Toy Safety Basics For Parents
Even though you’d like to, you can’t spend all your free time with your baby. You might need a break from them and vice versa. Which is why toys are indispensable for kids. It helps keep them occupied and entertained when you can’t. You probably have enough toys for an entire grade of kindergarten students, but you can’t help buying more when your child gets bored of them but doesn’t allow you to throw them.
However, did it ever cross your mind that these toys you buy for your baby could be harmful to your baby?
1. Avoid toys with magnets
Everything invariably ends up in a baby’s mouth, whether you like it or not. However, a magnet is the last thing you’d want them to swallow, so the best way is to avoid buying them all together. These are the most dangerous kind of toys because if they’re swallowed, they can attract each other through organ walls and cause internal bleeding. Your kid’s body isn’t equipped to handle surgical invasion yet, which is the only way to get magnets out of the body.
2. Age and size
A very important rule you can live by is: the smaller the child, the bigger the toy should be. This makes it more difficult for your baby to swallow the toy as a whole or even parts of it, thereby avoiding any accidents.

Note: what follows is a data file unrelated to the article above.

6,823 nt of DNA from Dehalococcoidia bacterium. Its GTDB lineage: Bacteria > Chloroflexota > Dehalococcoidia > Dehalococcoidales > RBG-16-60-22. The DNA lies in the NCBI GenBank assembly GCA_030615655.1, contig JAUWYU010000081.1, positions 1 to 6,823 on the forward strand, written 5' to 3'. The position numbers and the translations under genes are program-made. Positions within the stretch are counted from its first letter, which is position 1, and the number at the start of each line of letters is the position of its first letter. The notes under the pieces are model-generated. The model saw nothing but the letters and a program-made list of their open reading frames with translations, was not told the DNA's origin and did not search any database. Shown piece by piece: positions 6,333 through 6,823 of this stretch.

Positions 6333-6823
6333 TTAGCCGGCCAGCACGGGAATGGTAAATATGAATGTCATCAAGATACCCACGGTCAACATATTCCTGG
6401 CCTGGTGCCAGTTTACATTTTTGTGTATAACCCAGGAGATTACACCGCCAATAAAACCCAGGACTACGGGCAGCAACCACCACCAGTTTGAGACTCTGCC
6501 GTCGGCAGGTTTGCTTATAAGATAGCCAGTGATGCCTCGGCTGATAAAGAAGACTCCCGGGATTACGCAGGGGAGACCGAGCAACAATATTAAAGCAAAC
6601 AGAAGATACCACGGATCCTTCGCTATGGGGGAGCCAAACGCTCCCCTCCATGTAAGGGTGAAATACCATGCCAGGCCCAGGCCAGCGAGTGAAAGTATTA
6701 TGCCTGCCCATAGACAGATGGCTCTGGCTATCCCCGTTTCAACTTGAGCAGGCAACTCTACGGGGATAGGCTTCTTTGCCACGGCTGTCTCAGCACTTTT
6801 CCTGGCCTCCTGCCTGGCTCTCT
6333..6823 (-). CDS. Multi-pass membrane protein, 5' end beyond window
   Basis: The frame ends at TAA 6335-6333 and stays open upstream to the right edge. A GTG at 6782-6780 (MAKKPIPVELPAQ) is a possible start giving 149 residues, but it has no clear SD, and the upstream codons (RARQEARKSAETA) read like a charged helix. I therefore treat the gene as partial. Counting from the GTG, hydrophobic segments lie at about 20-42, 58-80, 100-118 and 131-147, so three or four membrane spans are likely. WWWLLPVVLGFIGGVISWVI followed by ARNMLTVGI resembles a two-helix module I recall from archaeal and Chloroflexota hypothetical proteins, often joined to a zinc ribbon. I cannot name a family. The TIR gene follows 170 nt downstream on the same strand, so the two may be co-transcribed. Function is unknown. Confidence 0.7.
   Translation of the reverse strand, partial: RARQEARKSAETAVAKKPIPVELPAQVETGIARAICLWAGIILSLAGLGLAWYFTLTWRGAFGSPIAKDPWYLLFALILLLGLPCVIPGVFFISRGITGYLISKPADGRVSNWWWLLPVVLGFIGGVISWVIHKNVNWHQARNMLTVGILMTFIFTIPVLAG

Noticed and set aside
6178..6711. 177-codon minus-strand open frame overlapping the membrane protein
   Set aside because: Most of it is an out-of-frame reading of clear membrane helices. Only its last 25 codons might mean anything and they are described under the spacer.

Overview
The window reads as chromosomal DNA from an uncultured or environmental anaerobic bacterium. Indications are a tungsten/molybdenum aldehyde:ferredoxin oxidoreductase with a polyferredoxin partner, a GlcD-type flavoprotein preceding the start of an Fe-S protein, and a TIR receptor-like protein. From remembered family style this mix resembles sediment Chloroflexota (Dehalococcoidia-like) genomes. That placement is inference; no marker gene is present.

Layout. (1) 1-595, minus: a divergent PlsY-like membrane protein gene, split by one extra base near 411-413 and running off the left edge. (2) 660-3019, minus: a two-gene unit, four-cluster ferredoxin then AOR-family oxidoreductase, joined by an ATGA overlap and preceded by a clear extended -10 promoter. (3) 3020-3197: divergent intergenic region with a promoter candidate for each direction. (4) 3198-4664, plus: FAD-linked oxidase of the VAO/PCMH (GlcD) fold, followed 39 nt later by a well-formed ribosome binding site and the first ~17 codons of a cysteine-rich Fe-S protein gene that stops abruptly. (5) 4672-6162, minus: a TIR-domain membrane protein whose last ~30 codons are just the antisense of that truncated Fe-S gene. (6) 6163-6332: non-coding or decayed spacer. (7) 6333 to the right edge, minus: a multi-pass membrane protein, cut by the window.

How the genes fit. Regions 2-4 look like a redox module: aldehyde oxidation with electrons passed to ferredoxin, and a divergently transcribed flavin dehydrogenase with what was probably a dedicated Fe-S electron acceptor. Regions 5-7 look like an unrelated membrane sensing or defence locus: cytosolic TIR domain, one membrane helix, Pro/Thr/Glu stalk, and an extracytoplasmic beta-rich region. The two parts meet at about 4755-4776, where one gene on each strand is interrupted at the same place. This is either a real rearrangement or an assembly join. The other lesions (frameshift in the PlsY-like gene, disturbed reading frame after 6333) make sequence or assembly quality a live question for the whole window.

3. Read the label
All labels give information about the target age group for the toy. Children below three years of age don’t have a very developed coughing reflex system, which is why they should play with toys created for their age group to avoid a mishap.
4. Shape and contents
Avoid toys with sharp edges that could harm your baby. Also, try as much as possible to ensure that the toys you’re buying are free from toxic elements like lead paint. Another thing you should look out for is the battery of the toy. Make sure it is secured in a way that’s hard for your baby to undo. Liquid fluid also poses a very serious risk.
One last measure you should keep in mind is whether the toy is allowed to be sold. Ideally, it is the duty of the seller to remove recalled items from the shelves, but just to be safe, ensure that the item you want to buy hasn’t been recalled by the manufacturer because of a mass defect.